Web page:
Comfort in Waiting
“The glory of the Lord shall be revealed, and all flesh shall see it together, for the mouth of the Lord has spoken.” – Isaiah 40:5
When looking back at the way people anticipated Christ’s advent, we can sometimes only marvel at the kind of faith they displayed. Though promises were made to Adam, Abraham, David, and many prophets at various times, many thousands of years passed before the promised Messiah actually came to earth. Adam only knew that one of his descendants would oppose the serpent (Gen. 3:15). Abraham only knew that his descendants would form a great nation that would bless the world (Gen. 12:3). David only knew that one of his descendants would rule on his throne forever (2 Sam. 7:12-13). And various prophets were given all sorts of visions of a time when the promised one would come to redeem Israel and take away the sins of the world (Is. 53:4-6, for example).
God’s promises were incredible, but they did not answer all possible questions or remove all possible doubts. Many generations of believers passed away waiting for the time when God would make good on these promises. But like Joseph – whose burial arrangements showed that he understood God would redeem his people – these generations of believers knew that when God promised something, it was as good as done.
Peter was one of Jesus’ closest disciples, and probably heard the story of Christmas told many times by Jesus’ mother. Paul was converted later, but also could have heard these stories from eyewitnesses in and around Bethlehem and Jerusalem. Both of these men knew that Jesus was the fulfillment of all the promises that God had made to Adam, Abraham, David and the prophets.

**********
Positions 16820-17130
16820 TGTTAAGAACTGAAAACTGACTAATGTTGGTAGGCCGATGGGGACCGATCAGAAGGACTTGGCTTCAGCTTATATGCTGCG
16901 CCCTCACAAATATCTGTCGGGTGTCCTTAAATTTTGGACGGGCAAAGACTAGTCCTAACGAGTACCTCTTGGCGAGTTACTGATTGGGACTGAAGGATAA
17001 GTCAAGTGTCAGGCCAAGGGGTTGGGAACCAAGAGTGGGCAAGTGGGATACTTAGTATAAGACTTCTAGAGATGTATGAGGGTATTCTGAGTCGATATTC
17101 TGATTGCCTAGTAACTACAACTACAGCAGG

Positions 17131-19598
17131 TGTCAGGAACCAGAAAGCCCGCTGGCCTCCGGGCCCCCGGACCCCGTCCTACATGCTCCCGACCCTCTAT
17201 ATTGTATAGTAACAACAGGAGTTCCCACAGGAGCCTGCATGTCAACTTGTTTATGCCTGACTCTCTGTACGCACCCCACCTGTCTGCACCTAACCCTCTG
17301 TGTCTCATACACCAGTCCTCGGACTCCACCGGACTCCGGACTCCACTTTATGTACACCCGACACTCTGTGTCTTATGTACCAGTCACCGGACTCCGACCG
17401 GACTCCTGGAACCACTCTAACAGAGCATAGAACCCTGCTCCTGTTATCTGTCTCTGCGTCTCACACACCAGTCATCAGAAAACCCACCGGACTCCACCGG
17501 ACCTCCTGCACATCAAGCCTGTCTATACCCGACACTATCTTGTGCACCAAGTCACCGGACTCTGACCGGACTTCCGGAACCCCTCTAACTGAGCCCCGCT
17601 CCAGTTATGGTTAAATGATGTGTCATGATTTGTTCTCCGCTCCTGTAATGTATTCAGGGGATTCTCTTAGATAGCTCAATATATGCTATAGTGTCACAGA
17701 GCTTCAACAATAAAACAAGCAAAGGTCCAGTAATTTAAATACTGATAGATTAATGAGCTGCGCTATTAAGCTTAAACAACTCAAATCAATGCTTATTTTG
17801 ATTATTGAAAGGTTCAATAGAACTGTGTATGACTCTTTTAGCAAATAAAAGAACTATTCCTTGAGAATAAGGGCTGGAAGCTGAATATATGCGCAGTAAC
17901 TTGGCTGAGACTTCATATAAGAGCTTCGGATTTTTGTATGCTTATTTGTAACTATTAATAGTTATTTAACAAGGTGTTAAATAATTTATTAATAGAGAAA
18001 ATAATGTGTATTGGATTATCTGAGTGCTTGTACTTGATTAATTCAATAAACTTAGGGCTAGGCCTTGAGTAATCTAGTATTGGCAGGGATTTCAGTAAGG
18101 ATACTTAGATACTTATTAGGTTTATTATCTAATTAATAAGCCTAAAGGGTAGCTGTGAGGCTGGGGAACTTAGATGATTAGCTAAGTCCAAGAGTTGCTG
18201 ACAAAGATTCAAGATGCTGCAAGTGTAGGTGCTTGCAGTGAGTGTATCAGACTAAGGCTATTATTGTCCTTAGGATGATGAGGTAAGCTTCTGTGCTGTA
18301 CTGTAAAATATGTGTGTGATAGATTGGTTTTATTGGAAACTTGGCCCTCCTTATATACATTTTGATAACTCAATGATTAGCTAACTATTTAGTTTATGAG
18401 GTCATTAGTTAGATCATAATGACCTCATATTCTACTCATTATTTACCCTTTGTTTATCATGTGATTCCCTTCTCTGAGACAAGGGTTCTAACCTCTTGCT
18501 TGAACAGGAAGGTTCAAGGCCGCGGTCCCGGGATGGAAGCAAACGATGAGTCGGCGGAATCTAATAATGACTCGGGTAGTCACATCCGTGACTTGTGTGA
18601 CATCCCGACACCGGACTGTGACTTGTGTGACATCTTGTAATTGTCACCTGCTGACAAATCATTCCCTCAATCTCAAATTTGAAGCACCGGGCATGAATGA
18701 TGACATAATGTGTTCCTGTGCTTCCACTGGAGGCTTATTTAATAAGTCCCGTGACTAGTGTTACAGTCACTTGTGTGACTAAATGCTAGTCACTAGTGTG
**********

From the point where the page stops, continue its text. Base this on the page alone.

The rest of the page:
Peter also had the experience of learning from Jesus for three years of ministry, and Paul’s missionary work in Europe and Asia showed him the reality of the Holy Spirit. Both men were also aware that Jesus had made some promises of his own concerning his second coming. This put Peter and Paul and the other Apostles in a unique position in history: they lived in between the Old Testament and the New Testament. Even as those who had seen God fulfill promises before his own eyes, the Apostles were still waiting for Christ’s return.
Romans and 2 Peter are written to Christians who are eagerly expecting Christ’s return. In the early church, and perhaps even among the Apostles themselves, it was understandable to think that Jesus’ return would happen soon. Why else would Jesus encourage them to be so watchful?
But as the years passed, the doubts began to grow and objections were raised by the Church’s opposition. Why hadn’t Jesus returned yet? We may ask the same question today, thousands of years later, as we look at the signs of the times. But Paul and Peter are adamant that this “delay” is not a reflection of God’s incompetence or poor planning. “The Lord is not slow to fulfill his promise as some count slowness, but is patient toward you, not wishing that any should perish, but that all should reach repentance” (2 Pet. 3:9).
Both Paul and Peter encouraged future generations of Christians to show the same patience with Christ’s “second advent” that Old Testament believers did with Christ’s “first advent.” Jesus’ birth in Bethlehem was carefully orchestrated and came at the right time in history, and the events of the first Christmas give us plenty of reason to trust in the fulfillment of the second. Therefore, we can rest assured that Jesus will return with the same impeccable timing – and not a moment too soon, or too late.